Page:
SMITHTOWN, N.Y. (CBSNewYork) — A missed deadline may cost one of the longest-serving Long Island politicians his job.

Although Patrick Vecchio was re-elected as Smithtown’s town supervisor and sworn in Jan. 1, the town clerk has declared the office vacant because the state’s longest-serving town supervisor failed to file his written oath of office within 30 days.

As CBS 2’s Carolyn Gusoff reported, the oversight now stands between Vecchio and a 13th term.

“I call it petty politics with a profound impact,” Vecchio told Gusoff.

Town Clerk Vincent Puleo, reached by phone while out of town, insisted his decision to oust Vecchio is not political.

“I feel so bad that this happened, but you have to understand, I can’t say, ‘Well, Supervisor, just sign this, and I’ll put the 30th,'” Puleo said. “I can’t do that. I’d be derelict in my duties.”

Puleo said he was surprised that after 36 years in office, Vecchio, an octogenarian, didn’t know the ropes.

Vecchio said the town clerk has always given him the oath to sign in the past.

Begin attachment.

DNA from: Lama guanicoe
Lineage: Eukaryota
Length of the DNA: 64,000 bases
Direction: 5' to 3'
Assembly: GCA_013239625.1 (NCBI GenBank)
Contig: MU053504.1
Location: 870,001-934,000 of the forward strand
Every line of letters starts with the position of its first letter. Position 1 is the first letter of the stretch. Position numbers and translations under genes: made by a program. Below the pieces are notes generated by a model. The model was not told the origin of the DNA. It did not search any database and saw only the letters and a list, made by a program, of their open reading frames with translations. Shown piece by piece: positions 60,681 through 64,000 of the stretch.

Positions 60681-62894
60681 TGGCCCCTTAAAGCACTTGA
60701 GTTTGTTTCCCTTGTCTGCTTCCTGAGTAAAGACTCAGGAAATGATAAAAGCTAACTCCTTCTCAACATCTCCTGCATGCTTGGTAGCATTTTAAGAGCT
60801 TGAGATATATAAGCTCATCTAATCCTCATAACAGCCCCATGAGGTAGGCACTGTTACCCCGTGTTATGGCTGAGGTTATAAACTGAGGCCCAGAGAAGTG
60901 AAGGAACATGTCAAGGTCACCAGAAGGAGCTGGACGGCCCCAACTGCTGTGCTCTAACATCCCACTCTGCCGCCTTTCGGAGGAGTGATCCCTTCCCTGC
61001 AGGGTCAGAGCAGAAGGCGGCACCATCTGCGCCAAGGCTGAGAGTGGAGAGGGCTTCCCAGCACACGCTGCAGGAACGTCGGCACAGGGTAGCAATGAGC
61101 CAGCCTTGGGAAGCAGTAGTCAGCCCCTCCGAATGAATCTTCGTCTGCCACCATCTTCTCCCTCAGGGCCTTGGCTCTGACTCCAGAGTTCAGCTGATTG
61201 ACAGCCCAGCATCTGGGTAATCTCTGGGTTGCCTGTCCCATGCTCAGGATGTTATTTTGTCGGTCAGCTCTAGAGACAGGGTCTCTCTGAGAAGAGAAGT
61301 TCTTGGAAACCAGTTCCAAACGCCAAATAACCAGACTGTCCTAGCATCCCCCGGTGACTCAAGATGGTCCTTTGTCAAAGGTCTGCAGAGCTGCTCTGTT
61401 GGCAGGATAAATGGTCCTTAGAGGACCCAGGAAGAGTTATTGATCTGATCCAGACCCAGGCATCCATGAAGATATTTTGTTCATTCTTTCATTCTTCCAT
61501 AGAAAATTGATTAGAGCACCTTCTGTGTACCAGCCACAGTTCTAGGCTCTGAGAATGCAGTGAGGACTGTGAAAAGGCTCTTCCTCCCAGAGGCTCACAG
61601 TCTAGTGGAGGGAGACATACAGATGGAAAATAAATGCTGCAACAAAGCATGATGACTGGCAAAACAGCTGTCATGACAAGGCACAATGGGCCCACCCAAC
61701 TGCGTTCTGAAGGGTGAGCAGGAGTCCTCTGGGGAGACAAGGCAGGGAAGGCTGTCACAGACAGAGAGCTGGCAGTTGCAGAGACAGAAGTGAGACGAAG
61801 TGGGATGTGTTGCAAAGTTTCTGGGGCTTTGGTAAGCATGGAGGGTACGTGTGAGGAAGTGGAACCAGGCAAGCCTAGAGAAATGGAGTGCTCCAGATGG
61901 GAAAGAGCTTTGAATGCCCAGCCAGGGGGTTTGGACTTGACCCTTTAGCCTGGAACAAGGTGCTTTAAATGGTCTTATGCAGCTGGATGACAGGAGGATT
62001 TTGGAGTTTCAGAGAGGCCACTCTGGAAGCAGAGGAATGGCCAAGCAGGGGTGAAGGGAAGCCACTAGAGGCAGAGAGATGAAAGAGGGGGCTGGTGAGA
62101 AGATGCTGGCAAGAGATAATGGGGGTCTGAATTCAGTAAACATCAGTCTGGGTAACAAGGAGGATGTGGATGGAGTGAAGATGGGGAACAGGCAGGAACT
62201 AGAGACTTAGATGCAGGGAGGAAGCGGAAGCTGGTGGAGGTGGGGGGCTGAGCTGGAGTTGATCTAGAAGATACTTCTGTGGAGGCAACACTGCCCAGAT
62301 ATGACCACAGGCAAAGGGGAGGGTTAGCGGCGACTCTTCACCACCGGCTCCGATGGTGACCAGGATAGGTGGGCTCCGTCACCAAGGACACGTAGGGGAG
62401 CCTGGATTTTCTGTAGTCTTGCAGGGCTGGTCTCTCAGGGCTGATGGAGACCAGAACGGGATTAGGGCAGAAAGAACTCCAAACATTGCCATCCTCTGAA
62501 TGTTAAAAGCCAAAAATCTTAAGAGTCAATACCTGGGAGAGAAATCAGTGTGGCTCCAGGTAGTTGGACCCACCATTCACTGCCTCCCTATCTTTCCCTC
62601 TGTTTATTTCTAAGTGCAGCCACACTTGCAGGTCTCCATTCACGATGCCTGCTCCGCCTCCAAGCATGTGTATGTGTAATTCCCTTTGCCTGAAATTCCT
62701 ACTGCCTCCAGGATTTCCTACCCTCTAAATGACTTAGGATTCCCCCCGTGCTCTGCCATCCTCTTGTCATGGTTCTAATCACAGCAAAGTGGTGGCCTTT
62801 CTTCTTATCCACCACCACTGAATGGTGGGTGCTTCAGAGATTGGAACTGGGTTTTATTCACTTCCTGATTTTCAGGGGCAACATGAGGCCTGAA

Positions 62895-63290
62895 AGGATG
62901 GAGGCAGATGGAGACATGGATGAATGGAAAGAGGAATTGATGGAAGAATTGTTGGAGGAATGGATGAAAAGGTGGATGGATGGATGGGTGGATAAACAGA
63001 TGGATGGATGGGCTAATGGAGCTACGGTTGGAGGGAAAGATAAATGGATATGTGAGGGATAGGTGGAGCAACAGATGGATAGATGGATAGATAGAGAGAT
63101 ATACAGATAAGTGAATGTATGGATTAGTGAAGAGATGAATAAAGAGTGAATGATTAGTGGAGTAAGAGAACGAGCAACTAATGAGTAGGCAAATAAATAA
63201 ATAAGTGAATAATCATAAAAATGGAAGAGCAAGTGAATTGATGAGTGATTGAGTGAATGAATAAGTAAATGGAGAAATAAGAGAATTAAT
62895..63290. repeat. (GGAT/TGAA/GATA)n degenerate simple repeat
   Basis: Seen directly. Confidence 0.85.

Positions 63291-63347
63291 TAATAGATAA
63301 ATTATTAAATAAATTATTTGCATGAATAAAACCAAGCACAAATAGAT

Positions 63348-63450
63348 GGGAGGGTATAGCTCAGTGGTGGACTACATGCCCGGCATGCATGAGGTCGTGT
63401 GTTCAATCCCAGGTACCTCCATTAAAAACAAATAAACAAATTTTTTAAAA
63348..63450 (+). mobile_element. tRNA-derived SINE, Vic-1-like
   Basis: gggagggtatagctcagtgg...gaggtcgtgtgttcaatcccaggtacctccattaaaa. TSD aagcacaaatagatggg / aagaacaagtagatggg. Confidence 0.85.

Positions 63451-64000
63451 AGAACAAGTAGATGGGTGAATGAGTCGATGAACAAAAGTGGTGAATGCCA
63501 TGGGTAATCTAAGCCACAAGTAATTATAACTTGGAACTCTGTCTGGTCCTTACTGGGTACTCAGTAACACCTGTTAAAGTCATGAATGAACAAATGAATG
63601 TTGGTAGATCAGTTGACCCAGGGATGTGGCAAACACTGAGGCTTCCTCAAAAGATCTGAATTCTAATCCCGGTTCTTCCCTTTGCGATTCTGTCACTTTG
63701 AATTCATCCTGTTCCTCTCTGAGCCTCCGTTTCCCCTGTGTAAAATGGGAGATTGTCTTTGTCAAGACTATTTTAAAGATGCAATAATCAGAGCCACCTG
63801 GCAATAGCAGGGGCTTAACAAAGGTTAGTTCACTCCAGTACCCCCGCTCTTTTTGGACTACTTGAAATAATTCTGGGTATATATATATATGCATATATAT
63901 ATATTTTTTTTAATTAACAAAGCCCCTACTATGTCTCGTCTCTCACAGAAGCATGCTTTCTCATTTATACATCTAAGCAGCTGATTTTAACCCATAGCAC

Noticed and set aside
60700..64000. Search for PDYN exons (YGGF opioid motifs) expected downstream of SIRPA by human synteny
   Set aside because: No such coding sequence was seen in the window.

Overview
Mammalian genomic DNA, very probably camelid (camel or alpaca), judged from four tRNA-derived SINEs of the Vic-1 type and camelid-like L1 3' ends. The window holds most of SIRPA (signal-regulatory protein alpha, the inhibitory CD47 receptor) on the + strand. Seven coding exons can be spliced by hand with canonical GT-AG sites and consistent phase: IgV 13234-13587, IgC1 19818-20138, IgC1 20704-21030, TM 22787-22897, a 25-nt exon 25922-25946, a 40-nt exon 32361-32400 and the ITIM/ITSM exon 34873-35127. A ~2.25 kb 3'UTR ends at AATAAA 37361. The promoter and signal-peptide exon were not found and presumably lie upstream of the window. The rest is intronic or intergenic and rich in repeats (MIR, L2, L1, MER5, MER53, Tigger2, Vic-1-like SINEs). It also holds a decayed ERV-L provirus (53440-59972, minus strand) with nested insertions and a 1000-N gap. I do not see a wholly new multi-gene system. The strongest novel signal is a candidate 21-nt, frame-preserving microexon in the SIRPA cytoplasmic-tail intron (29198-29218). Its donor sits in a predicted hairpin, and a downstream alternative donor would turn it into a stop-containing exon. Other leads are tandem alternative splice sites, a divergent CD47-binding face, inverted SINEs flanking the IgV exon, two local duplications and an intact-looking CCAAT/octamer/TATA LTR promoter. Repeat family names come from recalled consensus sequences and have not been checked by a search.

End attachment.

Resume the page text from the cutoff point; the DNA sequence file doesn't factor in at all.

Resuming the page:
“In 12 other elections, town clerks have brough those papers to me,” he said.

The result is a stalemate. Little can get done in Town Hall without a supervisor. There is a special meeting called for Thursday night to appoint Vecchio to the position.

Lynn Nowick’s Town Council position also has been declared vacant because she didn’t file her paperwork in time. While she and Vecchio can both be appointed Thursday, they would have to run for re-election in November.

Residents were split on whether the deadline should be enforced.

“I don’t think signing a paper should matter,” one man told Gusoff. “The people voted him in, and that’s who should be there.”

“I guess he should have gotten it done,” one woman said.

Municipal law expert Paul Sabatino said the filing deadline should not be ignored.

“For over a hundred years, the deadline of 30 days has been adhered to,” Sabatino said. “If you don’t file it within 30 days, on the oath of office, your appointment — by election or by appointment — is null and void.”

Puleo said he shouldn’t be blamed because he took an oath of office, too — to uphold the law.

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